Creative maths taints NBN Strategic Review's revenue argument

Creative maths taints NBN Strategic Review's revenue argument

Summary: Careful reading of the NBN Strategic Review's financial projections suggests its authors have taken gross liberties to ensure the revised NBN model stacks up better on paper than the current rollout.

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One of the most contentious issues in the National Broadband Network (NBN) debate has been the forecasts about just how much revenue the various models will produce — and, as a result, what sort of internal rate of return (IRR) each network topography can produce.

Yet, while the NBN Strategic Review (SR) seemed to triumphantly debunk earlier revenue forecasts and a planned IRR of 7.1 percent as over-ambitious – and suggested that the proposed multi-technology alternative offered better return on the government's investment – close examination of the figures in the review suggest that this conclusion has only been possible through egregious manipulation of the truth.

Math_lecture_at_TKK
Play around enough with the numbers, and you can get any answer you want. Image: Public domain, Tungsten

Table 0-2, on page 17, summarises the arguments by presenting comparative financial models for the six different scenarios considered in the report. The report's authors concede that all numbers in the table “are estimates and subject to change”, but they also use differing terms of analysis to paint Scenario 6 – which, conveniently, is the model promoted for some time by communications minister Malcolm Turnbull – as being superior to any other model.

Cumulative revenue between FY2011 and FY2021, the table tells us, will be $10 billion in the existing rollout (Scenario 1), $16b under Scenario 4 (expanding HFC's footprint) and $18b under Scenario 6.

At some levels, this makes sense: it is, after all, already widely accepted that the fibre-to-the-node (FttN) element of Scenario 6 could be rolled out more quickly than a fully fibre-to-the-premise (FttP) deployment – and that revenues under an FttN model would therefore ramp up faster than under FttP.

This might explain the revenue difference expressed in the SR – if, that is, you ignore two highly inconvenient facts.

The first is a matter of timing: the SR's revenue forecasts only extend until the end of FY2021, even though the same table shows that the current rollout wouldn't be complete until the end of CY2024 – halfway into FY2025.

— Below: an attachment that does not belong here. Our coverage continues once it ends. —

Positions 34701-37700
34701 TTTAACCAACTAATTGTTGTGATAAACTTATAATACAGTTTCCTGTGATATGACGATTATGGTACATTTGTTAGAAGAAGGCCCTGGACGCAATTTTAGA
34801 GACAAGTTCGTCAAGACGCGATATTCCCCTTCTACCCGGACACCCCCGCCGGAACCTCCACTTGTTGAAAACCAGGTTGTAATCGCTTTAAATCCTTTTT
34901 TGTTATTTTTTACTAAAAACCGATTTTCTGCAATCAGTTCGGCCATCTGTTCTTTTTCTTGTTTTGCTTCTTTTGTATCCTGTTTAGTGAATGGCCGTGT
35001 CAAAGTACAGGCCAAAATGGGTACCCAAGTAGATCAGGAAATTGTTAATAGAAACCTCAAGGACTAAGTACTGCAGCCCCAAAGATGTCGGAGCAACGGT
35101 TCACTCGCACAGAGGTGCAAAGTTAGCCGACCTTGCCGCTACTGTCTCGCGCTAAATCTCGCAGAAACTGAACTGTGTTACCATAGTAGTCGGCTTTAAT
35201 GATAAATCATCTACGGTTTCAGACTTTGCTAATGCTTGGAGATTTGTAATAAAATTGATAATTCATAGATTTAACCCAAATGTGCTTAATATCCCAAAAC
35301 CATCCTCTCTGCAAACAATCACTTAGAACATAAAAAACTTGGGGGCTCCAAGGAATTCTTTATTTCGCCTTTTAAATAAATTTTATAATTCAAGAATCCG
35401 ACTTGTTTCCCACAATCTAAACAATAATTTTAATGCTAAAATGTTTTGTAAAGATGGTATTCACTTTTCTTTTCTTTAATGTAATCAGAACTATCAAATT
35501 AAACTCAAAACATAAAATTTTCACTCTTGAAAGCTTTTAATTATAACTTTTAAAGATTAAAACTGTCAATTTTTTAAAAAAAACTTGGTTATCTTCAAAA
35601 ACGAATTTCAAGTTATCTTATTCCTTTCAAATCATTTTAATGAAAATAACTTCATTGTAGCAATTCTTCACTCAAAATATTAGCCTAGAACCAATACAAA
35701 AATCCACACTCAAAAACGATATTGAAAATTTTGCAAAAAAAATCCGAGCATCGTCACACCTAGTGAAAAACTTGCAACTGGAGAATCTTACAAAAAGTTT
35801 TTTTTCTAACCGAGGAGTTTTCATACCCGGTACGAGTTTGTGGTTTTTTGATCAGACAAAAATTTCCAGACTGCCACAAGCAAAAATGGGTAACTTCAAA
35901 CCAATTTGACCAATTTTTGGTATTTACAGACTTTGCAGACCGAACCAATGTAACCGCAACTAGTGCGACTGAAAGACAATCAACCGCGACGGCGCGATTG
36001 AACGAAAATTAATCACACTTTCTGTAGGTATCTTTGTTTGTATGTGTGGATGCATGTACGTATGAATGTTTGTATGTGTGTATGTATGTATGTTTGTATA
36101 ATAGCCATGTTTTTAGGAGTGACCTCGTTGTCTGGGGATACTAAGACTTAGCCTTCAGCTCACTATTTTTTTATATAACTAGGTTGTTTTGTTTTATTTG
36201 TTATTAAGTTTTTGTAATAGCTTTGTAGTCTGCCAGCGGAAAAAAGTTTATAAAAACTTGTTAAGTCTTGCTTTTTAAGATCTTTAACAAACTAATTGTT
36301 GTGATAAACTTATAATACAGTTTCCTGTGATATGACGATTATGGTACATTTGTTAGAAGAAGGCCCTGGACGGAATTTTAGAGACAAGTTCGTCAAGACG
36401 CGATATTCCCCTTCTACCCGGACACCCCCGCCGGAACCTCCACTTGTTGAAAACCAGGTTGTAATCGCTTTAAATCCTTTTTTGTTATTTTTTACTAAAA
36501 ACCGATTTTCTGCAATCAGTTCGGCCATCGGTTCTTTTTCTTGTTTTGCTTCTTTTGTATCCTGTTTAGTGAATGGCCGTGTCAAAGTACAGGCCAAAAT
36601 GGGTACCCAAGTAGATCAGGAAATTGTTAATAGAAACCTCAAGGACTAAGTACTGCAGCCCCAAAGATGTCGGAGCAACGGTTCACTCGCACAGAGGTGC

In other words, the painfully apples-and-oranges analysis ignores three and a half years of what would be the current NBN's most important revenue-earning years in what can only be an attempt to paint Scenario 6 as delivering higher revenues.

These 42 months are crucial to FttP and FttN models for entirely different reasons.

For FttP – which may take longer to reach its maximum rollout speed but will be generating more revenues when it does – they will represent 42 months when the network rollout is racing at maximum speed to complete its project.

Premises-passed figures will not only be increasing rapidly during this time, but it is reasonable to assume that customer activations will be at an equally high takeup given that demand for high-speed services will be significantly higher than it is now. Oh, and because customers will have to switch when Telstra disconnects their copper services.

Revenue forecasts only extend until the end of FY2021, even though the same table shows that the current FttP rollout wouldn't be complete until the end of CY2024 – halfway into FY2025...The analysis ignores three and a half of what would be the current NBN's most important revenue-earning years in an attempt to paint Scenario 6 as delivering higher revenues.

The SR presents but then ignores its own revenue projections for this period, suggesting in table 2-21 (p56) that the Revised Outlook for an all-FttP deployment would see the network deliver $4.2b in FY22, $5.0b in FY23, and $5.8b in FY24 (there are no figures for the first half of FY25, but given the SR's projection of completion at end of CY2024 we can assume the NBN would generate at least $2.9b more revenues over those six months).

In other words, the 42 months missing from Table 0-2 represent a time when an all-FttP model will be at its revenue-generating prime. By then, early adopters, who might initially take lower-cost entry-level services in the next few years, will likely be upgrading to higher-revenue 100Mbps, 500Mbps or 1Gbps services.

This will not be happening under FttN, which by NBN Co's own admission does not support the same type of high-revenue services, guaranteed performance levels and overall performance as FttP. A Scenario 6 rollout will see revenues peak, and then begin to decline rapidly as retail competition pushes down prices for commoditised services and inadequately-serviced customers find their own fibre.

The SR's modelling completely ignores the changes in those crucial years – most likely because the preferred Scenario 6 will be complete by the end of CY2020. The revenue figures presented in the table, then, are based on comparing a complete multi-technology NBN's revenue contribution within its first year of full operation, with the revenue generated by an incomplete, FttP-only NBN for which $15b of peak revenue has simply not been counted.